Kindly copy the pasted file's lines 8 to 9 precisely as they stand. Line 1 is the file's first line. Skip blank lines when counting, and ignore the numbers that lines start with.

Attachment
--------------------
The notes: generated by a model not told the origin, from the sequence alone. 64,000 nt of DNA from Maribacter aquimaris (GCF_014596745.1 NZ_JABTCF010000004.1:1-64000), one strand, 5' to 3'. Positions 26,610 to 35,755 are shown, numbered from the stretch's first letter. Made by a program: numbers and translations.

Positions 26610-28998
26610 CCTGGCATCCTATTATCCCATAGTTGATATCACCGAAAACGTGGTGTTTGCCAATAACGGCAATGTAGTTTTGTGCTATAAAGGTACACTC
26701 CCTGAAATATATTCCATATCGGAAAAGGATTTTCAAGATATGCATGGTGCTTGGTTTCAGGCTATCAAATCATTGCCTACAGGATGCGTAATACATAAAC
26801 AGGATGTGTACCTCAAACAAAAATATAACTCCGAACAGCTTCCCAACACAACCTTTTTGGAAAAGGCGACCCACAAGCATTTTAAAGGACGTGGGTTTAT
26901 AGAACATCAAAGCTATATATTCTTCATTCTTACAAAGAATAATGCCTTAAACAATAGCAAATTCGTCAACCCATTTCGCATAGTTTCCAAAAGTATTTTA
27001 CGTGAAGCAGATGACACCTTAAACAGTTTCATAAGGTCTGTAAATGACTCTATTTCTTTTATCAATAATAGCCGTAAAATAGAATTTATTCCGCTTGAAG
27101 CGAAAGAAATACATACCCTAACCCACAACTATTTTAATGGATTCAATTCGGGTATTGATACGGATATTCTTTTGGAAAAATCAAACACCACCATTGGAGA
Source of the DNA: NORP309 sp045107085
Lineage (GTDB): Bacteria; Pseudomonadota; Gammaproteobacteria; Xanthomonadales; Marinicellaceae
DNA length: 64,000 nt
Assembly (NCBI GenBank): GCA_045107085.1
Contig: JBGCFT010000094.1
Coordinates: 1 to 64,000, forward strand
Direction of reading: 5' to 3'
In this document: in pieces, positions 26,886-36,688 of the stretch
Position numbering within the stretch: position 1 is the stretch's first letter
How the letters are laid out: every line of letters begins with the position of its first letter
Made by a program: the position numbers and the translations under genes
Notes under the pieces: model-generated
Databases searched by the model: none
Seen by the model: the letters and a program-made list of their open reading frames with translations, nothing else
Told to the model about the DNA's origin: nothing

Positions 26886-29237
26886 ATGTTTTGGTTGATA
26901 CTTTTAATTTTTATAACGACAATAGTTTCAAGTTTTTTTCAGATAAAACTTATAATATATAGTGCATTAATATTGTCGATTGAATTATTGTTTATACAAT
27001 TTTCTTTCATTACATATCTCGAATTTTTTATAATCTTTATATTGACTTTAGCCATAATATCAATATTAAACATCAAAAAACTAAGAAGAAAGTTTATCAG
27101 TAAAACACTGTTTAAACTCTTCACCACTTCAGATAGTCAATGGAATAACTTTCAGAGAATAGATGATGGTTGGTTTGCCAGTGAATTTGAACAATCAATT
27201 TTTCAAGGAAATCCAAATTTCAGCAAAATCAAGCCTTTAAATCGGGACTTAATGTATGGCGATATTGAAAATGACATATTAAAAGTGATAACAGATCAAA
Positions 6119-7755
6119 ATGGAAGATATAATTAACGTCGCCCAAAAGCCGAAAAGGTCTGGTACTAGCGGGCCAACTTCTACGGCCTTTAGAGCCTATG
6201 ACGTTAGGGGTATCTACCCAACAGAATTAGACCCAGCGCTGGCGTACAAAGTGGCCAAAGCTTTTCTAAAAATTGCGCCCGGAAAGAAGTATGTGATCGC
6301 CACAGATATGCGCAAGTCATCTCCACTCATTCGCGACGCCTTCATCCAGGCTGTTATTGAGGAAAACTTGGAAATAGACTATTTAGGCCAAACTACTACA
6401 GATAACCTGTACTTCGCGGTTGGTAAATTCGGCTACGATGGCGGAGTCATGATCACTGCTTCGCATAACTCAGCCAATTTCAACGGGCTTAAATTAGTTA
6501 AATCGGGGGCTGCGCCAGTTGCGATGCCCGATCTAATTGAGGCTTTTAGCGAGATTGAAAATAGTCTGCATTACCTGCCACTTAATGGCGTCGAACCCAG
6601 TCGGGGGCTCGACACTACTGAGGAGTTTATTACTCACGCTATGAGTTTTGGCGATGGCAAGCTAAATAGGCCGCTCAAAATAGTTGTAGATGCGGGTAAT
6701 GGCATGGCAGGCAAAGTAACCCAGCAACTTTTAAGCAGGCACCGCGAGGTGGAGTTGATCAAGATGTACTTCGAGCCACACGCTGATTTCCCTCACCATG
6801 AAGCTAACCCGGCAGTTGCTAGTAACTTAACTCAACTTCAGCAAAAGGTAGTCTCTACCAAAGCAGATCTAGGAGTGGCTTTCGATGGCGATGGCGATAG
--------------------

27101 CGAAAGAAATACATACCCTAACCCACAACTATTTTAATGGATTCAATTCGGGTATTGATACGGATATTCTTTTGGAAAAATCAAACACCACCATTGGAGA
Source of the DNA: NORP309 sp045107085